A Saudi plan to take control over Aden failed following swift action by the Ansarullah and the protest movements in Southern Yemen.
“After an agreement struck among Ansarullah, the Yemeni army and the protest movement in Southern Yemen in the Omani capital in June, Riyadh which counted much on the card of separatists in Southern Yemen, failed to reach its goal of gaining control of this region,” the Lebanese al-Akhbar newspaper wrote on Saturday.
The newspaper also revealed that Riyadh which couldn’t trust its forces’ capabilities in Southern Yemen, resorted to the UAE and 60 Emirati military officers went to a command center and received anti-armor missile and artillery support in al-Bariqa region to lead the war against the Ansarullah and popular Yemeni forces.
But the Yemeni army found and attacked the command center and the operations room in Dar al-Sa’d district in Aden, wounding and killing a number of military men, including a UAE officer, the paper said, adding that “this has created panic and fear among the UAE and Saudi forces and weakened their front in Southern Yemen”.
In a relevant development on Friday, the Yemeni army alongside the popular forces of Ansarullah took control over the Beir Ahmad military base, which is the main bastion of the al-Qaeda terrorist group in the coastal city of Aden.
The sources said that the Beir Ahmad Base, which was previously dubbed Khalid bin Walid, was the largest military base of the Saudi-backed al-Qaeda terrorists in Aden with more that 95 tanks and a large number of artilleries and heavy weapons.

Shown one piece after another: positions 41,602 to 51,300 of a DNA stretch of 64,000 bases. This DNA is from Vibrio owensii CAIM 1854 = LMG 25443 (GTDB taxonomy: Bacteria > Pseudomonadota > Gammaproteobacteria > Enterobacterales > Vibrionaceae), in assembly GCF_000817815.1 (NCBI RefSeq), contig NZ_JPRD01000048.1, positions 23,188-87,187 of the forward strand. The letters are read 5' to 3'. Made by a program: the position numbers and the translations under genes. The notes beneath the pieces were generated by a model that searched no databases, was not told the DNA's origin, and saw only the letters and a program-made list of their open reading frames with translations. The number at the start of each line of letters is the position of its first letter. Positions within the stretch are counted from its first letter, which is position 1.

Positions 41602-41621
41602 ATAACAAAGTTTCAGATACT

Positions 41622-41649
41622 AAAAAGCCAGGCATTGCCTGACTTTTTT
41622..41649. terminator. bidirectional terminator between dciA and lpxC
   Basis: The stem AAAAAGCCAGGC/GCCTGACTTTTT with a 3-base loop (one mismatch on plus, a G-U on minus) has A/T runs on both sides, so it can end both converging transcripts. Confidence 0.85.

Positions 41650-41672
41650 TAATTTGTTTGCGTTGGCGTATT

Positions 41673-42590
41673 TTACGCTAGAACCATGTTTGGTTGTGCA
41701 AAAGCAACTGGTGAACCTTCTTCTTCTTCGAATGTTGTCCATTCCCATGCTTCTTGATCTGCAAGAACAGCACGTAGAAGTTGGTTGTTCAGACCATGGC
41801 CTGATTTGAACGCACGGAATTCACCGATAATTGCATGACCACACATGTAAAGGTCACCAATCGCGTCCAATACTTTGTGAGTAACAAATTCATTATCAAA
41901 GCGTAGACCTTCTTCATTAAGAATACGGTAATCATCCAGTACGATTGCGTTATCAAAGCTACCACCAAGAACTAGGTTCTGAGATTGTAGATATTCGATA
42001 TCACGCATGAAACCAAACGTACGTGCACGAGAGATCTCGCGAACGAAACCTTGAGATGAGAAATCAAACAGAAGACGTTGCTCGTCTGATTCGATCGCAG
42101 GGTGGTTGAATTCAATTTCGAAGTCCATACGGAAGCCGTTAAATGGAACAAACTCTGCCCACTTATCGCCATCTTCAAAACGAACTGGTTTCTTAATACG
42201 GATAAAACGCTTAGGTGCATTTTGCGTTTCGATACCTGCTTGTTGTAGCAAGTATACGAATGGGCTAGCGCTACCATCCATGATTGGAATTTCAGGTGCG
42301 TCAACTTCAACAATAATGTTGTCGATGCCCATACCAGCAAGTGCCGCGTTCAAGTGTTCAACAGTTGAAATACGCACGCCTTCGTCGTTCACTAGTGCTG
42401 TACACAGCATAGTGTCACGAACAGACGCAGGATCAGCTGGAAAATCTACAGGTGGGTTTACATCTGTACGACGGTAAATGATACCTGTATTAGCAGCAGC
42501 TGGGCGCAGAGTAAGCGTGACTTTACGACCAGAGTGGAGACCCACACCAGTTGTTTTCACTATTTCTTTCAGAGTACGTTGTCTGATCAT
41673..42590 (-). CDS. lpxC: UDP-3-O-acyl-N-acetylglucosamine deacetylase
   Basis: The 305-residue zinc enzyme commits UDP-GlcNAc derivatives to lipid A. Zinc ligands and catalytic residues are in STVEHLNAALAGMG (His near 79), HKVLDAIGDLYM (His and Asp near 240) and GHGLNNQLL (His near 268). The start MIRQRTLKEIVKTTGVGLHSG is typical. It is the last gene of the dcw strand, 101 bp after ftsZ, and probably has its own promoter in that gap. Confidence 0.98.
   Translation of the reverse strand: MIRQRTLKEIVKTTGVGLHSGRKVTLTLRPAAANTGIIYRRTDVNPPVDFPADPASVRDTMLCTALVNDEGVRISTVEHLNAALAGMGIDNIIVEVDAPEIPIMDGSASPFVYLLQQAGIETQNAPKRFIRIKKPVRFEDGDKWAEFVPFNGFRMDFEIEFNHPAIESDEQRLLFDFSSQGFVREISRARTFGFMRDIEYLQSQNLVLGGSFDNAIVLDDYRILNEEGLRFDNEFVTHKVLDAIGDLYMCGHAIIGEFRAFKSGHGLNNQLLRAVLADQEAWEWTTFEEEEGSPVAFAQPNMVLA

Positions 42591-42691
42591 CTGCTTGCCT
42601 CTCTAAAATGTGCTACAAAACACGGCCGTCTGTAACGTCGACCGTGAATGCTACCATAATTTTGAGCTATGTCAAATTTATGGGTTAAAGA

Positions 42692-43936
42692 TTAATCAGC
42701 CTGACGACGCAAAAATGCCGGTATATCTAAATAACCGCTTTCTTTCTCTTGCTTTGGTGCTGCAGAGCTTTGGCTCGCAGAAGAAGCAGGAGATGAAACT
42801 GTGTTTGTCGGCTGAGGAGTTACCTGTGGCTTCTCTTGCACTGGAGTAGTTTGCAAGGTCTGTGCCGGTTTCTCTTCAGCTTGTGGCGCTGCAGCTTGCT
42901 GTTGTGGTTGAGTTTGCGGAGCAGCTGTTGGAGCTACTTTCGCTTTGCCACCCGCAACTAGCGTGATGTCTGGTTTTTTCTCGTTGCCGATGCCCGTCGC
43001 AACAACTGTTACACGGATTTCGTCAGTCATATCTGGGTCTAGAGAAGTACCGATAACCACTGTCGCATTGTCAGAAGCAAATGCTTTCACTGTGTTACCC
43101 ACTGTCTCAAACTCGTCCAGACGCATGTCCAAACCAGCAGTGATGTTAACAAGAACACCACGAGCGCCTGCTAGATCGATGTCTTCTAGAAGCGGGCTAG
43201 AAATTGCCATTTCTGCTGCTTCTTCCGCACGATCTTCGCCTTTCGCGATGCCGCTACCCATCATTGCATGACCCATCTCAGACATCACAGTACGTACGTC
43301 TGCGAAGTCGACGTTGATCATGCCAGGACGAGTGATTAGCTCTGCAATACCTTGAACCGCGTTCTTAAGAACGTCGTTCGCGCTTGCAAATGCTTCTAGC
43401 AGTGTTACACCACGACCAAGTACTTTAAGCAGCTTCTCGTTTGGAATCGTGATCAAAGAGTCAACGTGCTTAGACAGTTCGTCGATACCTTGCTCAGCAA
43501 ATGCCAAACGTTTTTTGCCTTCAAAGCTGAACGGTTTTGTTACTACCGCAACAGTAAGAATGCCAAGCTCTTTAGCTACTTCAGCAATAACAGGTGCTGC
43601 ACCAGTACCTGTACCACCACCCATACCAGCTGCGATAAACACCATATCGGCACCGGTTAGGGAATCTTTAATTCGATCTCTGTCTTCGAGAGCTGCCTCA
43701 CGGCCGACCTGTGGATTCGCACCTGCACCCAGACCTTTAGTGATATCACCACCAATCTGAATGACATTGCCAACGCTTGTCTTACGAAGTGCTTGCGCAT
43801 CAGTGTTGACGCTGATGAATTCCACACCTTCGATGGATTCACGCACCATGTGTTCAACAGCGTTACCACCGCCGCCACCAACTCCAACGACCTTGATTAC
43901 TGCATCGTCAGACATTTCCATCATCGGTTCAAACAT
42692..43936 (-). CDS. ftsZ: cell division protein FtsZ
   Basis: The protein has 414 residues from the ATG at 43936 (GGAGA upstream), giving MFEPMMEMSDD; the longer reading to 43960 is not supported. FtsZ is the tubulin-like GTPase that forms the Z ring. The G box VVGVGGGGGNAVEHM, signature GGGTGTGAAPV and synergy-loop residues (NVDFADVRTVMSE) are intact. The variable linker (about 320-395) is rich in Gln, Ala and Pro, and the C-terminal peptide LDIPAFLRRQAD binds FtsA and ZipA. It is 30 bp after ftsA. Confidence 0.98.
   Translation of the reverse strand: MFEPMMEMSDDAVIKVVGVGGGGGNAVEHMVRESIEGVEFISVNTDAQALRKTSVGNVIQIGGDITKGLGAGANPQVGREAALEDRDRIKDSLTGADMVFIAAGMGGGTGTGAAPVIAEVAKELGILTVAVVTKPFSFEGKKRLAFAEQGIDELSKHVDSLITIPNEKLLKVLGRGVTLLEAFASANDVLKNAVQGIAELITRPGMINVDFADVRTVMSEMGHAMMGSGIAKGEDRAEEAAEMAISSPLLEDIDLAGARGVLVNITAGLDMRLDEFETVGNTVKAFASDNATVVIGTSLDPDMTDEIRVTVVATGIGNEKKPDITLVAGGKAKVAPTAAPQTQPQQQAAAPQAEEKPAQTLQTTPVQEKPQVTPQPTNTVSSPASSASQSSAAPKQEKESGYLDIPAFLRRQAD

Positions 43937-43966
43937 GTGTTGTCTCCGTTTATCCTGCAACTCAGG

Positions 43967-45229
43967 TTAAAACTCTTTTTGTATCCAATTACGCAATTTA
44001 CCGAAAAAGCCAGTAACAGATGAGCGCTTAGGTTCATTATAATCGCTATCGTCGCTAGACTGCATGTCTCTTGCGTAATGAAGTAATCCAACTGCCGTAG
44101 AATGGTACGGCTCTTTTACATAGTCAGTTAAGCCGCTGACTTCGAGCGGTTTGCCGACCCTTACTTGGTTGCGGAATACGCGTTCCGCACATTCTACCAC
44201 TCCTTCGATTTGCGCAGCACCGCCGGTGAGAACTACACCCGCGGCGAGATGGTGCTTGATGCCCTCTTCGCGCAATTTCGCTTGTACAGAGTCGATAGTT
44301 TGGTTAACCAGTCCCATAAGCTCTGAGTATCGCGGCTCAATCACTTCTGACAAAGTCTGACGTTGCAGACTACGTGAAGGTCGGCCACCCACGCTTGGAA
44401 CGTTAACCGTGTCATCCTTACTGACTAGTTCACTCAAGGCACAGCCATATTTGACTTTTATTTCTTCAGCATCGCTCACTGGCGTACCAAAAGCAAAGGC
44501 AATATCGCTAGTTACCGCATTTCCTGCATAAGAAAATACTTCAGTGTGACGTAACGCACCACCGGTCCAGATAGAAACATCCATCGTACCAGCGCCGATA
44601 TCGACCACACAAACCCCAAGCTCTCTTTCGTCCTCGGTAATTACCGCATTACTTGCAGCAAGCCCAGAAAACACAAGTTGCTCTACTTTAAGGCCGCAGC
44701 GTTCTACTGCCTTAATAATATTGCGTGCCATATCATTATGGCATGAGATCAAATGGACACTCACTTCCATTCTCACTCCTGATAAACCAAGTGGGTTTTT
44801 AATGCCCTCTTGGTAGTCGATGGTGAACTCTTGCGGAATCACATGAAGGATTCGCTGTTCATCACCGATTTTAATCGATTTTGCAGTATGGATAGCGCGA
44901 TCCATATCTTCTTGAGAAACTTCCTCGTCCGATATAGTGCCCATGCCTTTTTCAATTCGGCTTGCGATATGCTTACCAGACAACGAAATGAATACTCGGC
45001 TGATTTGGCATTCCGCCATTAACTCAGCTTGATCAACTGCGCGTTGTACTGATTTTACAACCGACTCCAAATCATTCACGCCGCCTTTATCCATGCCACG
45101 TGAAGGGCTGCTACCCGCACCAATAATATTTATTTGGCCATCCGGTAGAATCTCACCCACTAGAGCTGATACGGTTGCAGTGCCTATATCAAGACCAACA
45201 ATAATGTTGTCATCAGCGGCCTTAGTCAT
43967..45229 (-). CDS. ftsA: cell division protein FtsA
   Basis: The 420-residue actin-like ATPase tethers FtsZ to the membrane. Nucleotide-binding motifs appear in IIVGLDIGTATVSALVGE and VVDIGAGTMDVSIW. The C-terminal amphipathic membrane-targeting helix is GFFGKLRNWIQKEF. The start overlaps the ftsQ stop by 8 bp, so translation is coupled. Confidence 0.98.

The sources went on to say that the army men and popular committees are advancing against the terrorists’ positions in the Beir Ahmad region and have thus far cleared several buildings in the region from the terrorists.
In the meantime, the army is advancing towards al-Kara’a region and has pushed back the terrorists of al-Qaeda in the battlefront.
The sources confirmed that the terrorists of al-Qaeda have fled the battlefronts due to heavy offensives of the Yemeni army and Ansarullah fighters.
Saudi Arabia has been striking Yemen for 101 days now to restore power to fugitive president Mansour Hadi, a close ally of Riyadh.
Hadi stepped down in January and refused to reconsider the decision despite calls by Ansarullah revolutionaries of the Houthi movement.
Despite Riyadh’s claims that it is bombing the positions of the Ansarullah fighters, Saudi warplanes are flattening residential areas and civilian infrastructures.
The Monarchy’s attacks have so far claimed the lives of at least 4,829 civilians, mostly women and children.